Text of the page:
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We need answers on Maynooth decision


Archbishop Diarmuid Martin. Photo: Collins

Archbishop Diarmuid Martin. Photo: Collins

Archbishop Diarmuid Martin. Photo: Collins

The Church has been under sustained attack for more than a decade.

Abject failure to deal head on with a series of scandals has done irreparable damage. There has been a clamour amongst its enemies to tear down its structures; but by far the greatest reputational threat to its standing has come from within.

Confirmation by Archbishop Diarmuid Martin that he would no longer be sending priests of the Dublin Diocese to St Patrick's College, Maynooth, and would instead be sending them to the Irish College in Rome, begs many questions.

Dr Martin has refused to elaborate, obliquely referring to "strange goings on," and "a quarrelsome atmosphere."

Neither, one would imagine, would be conducive for preparation for a life of service. All the same, the difficulty is that refusal to clarify what precisely is the problem will not do much for either the standing of the college or, indeed, the church.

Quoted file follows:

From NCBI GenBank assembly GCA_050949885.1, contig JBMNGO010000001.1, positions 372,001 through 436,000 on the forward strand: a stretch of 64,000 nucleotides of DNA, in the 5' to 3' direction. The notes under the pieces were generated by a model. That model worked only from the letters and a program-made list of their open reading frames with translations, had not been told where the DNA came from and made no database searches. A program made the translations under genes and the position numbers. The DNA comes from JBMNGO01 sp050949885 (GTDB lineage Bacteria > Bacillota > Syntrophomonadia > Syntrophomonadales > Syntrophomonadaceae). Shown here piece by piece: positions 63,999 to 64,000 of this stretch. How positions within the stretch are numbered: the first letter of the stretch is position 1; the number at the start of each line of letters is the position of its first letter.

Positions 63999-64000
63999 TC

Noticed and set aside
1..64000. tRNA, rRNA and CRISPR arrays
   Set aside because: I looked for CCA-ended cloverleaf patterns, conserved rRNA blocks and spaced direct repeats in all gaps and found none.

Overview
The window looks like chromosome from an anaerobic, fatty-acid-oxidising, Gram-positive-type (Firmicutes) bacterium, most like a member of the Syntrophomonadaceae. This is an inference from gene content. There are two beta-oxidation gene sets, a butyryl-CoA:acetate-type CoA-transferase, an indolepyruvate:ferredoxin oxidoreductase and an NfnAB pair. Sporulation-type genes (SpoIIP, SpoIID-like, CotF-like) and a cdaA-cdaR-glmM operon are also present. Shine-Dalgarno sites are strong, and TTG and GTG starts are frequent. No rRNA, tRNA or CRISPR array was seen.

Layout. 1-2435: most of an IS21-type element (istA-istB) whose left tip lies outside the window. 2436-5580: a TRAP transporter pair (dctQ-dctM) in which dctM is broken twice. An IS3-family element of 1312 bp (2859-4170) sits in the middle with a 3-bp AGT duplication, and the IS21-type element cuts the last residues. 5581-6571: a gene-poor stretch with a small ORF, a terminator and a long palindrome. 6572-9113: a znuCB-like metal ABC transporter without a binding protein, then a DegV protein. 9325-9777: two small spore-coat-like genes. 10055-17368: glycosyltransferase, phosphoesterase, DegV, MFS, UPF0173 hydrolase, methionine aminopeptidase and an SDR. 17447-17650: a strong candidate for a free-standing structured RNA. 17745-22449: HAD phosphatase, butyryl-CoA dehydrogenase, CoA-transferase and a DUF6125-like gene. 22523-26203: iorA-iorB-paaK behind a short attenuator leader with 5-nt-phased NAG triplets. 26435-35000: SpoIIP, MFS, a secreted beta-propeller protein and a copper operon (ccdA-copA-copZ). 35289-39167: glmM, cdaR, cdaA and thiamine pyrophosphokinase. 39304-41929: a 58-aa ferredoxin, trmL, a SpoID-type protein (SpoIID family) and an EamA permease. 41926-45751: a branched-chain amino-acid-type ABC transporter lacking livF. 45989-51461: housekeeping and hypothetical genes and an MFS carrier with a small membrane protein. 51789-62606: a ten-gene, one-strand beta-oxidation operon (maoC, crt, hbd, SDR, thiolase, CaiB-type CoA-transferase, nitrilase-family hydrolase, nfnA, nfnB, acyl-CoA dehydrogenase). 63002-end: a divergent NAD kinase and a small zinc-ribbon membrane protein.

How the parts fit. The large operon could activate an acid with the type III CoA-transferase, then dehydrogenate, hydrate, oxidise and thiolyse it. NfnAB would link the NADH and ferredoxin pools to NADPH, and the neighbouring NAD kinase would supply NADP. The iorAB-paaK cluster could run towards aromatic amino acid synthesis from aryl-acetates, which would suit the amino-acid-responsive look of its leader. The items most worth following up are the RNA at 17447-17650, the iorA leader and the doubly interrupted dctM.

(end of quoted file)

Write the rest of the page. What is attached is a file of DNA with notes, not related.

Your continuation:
For centuries, Maynooth College has been one of the most respected institutions in the country. Founded back in 1795, by 1850 it had become the largest seminary in the world.

So it is simply not good enough for Archbishop Martin to decide to no longer send seminarians there without offering a proper explanation.

The church has endured a firestorm of anger for its failure to learn from the past. The main charge levelled against it was that it continually elevated its own interests ahead of those of its members. Avowed atheist Richard Dawkins chided that: "religion is about turning untested belief into unshakable truth through the power of institutions and the passage of time."

The passage of time will not be kind to the enduring reputation of the church unless it can show that it meets its responsibility to be transparent and accountable.

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